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The Norfolk Churches Site: an occasional sideways glance at the churches of Norfolk

St Andrew, Little Massingham

Little Massingham: quiet and secretive (c) Peter Stephens

Read the captions by hovering over the images, and click on them to see them enlarged.
north side (c) Peter Stephens under the scaffold perfectly formed

    St Andrew, Little Massingham
Thomas Jekyll   Barely a field separates Little Massingham from Great Massingham, and it would take no great effort to walk from the church of one to the church of the other, although the traffic on the main road might put you off a little.

To all intents and purposes the two parishes form a single village. But, as befits the parish names, Great Massingham church is grand and bold on the high street, while St Andrew is more secretive, set on a quiet lane in a pleasant graveyard. On this day in October 2006, the tower was covered in scaffolding, but the church was still open, and Peter Stephens has kindly contributed the scaffoldingless image at the top of this page.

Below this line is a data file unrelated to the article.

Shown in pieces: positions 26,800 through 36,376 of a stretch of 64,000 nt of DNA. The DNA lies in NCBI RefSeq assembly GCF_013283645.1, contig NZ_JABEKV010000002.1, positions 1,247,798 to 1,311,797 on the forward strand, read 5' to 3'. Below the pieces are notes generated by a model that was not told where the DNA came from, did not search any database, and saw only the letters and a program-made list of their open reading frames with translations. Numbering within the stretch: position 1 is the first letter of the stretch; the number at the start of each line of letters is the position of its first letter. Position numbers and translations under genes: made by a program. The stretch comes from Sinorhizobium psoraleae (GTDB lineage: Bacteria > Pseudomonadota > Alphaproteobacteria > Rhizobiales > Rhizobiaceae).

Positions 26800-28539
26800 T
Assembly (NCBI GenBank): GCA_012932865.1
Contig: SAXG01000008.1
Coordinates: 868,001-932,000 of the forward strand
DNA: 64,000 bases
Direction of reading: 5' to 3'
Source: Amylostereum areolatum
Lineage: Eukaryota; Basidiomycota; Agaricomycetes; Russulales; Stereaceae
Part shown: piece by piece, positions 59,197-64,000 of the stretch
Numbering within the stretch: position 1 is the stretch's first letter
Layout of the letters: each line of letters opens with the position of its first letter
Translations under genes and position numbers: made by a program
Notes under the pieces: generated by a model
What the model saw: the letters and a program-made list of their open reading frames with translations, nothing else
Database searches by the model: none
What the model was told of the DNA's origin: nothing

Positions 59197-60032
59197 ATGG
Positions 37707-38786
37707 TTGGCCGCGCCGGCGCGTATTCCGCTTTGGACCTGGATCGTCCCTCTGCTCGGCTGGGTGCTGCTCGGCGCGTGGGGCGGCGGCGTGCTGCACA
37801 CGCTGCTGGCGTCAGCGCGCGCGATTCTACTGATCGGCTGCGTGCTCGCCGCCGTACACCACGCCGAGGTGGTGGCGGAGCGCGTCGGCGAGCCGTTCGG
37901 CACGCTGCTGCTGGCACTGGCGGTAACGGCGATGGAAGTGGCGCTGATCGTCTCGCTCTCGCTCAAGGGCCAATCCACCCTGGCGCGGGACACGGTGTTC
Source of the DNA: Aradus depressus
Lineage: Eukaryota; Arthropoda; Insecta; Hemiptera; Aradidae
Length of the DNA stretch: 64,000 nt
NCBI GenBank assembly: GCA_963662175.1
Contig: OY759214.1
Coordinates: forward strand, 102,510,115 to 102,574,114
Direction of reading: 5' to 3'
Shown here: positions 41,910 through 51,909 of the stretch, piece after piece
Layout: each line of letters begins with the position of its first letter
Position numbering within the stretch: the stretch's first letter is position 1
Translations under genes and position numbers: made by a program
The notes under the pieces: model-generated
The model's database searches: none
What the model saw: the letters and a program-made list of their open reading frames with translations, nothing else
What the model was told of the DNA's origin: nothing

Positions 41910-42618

Although St Andrew is small, it is perfectly formed, with the tower, aisles, porch, clerestory and chancel that you would expect of a much larger East Anglian church. This is because much was done here in the 15th century, and much was done in the 19th century as well. The restorer here was the maverick Thomas Jekyll, whose most prominent Norfolk work is a few miles off at Holt Methodist church.

Despite the restoration, there is a rustic feel to the interior, quite unlike the more urban ambience of neighbouring Great Massingham. This feels like a village church. There are some imposing 17th and 18th century memorials, a pretty piscina with a double opening, and what appear to be the remains of angels in the chancel roof. There is a squint from the south aisle to the chancel.

But most notable of all are two features put in by Thomas Jekyll. Don't miss the tiles in the sanctuary. What appears at first to be a wrought-iron heating grill is in fact a succession of exquisitely-formed terracotta tiles in red and black, fleur-de-lys and flowers in cut out relief forming the vents.

And then there is Jekyll's pulpit, quite out of character in this humble little place, a marble and stone extravaganza that gloats in the corner of the nave like a bully. But look closer; there are beautiful ball flower reliefs carved in the steps and above and below the marble-tiered panels. And, most delightful of all, the most easterly ball flower is actually a carved human head, almost certainly a portrait of Thomas Jekyll himself.

  squint from the south aisle

Simon Knott, December 2006

looking east piscina alabaster memorial detail terracotta vent tiles
font 18th century memorial sanctuary pulpit angel

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The Norfolk Churches Site: an occasional sideways glance at the churches of Norfolk